- Worship is about preference. In America, we have all been told that you can worship at the church or synagogue of your choice. And choice is often the key word. We have heard of worship wars. These are often wars over preference in worship style and not really about doctrine or faith (after all, churches with praise teams and churches with shape notes all worship Jesus). Because we are such individuals and such consumers, we tend to think that worship is just another personal choice. Another pursuit that fits our preferences and please understand that all of us have preferences. Everyone has preferences except for me because my preference is the right way to do it. (Get it?). Two stories: 1) I spoke to an elderly woman who attended a church where the preacher wore khakis and a golf shirt. She said, I just cant used to a preacher not wearing a suit and tie. I asked why and I appreciated her honest answer. Its just what I am used to I guess thats all. 2) The custodian of one of my congregations would find cards that people had used to write notes during the less thrilling portions of worship. One card was obviously written by some teens that were visiting with their friends. It said: This churchs style is so old-fashioned Yeah! Its so 1990s. And this was in 1999!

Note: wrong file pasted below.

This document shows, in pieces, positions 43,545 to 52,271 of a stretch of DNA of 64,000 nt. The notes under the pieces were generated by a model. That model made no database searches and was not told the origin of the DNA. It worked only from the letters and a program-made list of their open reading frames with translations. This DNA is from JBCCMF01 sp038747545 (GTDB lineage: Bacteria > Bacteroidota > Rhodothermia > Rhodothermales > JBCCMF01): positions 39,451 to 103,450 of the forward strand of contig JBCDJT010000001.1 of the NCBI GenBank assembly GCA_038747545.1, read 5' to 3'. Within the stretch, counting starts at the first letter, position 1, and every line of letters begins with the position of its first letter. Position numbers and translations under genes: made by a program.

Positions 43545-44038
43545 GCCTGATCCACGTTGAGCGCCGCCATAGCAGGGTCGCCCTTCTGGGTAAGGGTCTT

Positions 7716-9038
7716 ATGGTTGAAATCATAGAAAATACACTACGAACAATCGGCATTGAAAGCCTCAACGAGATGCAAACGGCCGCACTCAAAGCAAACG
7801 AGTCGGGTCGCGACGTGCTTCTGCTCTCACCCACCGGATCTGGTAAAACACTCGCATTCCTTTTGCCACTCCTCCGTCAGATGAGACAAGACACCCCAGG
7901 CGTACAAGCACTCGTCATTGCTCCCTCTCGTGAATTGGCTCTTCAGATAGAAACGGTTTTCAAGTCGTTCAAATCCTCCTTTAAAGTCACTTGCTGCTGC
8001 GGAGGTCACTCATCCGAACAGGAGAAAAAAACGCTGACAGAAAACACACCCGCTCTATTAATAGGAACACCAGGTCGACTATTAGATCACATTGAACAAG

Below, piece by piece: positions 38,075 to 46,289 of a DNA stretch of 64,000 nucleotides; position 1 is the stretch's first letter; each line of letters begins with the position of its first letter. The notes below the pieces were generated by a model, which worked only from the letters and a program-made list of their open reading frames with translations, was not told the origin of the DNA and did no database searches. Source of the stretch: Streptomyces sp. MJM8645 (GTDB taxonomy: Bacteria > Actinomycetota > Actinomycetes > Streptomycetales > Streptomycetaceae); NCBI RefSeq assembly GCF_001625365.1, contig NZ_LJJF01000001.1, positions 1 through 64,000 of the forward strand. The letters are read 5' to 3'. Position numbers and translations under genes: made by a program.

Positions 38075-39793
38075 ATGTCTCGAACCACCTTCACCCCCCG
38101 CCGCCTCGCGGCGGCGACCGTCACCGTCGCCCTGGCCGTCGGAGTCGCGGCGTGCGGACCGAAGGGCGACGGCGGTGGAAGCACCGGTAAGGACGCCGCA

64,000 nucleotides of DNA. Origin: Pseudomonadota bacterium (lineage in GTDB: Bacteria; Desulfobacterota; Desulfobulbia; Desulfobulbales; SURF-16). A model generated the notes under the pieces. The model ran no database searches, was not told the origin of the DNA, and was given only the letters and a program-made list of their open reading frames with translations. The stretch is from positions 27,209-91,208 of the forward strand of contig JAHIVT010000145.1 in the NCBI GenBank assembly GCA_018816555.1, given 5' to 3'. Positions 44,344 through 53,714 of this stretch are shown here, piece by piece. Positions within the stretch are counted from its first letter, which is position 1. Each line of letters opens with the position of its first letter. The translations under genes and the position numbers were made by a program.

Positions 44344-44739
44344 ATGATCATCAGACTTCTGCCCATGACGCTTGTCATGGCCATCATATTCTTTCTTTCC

We can get so distracted by these that we miss out on what worship in spirit and truth. Worship that participates in Gods mission is ...
- Worship is proclamation - (2 Corinthians 4:5-6 - For we do not preach ourselves, but Jesus Christ as Lord, and ourselves as your servants for Jesus' sake.) In worship we proclaim certain things. Whenever we eat and drink the Lords Supper we proclaim the Lords death and affirm our hope that he will come again. When we preach the word of God we are proclaiming that this is the truth that shapes our identity and shapes our community. The church in worship is the church in mission you are a chosen people, a royal priesthood, a holy nation, a people belonging to God, that you may declare the praises of him who called you out of darkness into his wonderful light. (1 Peter 2:9)